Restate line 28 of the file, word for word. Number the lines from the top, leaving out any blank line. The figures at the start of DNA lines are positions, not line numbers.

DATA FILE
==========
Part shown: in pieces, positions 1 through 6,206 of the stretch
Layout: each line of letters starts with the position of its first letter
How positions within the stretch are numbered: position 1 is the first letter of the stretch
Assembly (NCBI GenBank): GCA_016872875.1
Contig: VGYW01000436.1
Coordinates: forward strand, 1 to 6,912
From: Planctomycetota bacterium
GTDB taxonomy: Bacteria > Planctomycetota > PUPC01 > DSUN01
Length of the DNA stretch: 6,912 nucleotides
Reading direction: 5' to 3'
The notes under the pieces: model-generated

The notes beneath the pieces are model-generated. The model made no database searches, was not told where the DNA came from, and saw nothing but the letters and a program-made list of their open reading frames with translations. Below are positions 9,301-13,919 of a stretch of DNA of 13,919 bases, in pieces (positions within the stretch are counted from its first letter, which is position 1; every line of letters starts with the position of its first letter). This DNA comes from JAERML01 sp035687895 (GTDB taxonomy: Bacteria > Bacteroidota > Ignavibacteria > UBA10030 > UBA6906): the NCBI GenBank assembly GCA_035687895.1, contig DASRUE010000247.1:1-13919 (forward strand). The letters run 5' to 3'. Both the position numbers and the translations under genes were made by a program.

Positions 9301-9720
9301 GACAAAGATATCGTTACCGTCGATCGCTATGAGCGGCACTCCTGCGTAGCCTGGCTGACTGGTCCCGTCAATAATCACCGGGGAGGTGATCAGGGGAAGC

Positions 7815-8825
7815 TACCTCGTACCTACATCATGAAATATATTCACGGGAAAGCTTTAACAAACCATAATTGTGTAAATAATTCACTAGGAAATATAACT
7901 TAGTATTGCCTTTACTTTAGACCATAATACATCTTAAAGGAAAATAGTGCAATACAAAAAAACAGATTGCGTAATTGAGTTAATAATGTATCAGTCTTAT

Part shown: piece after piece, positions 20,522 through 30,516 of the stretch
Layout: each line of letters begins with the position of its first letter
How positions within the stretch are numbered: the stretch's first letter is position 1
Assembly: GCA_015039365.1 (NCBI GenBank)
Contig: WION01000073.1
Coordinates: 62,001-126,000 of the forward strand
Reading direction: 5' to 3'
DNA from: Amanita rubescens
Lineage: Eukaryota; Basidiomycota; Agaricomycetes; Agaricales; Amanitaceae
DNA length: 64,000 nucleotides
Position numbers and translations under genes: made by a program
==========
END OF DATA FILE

Position numbers and translations under genes: made by a program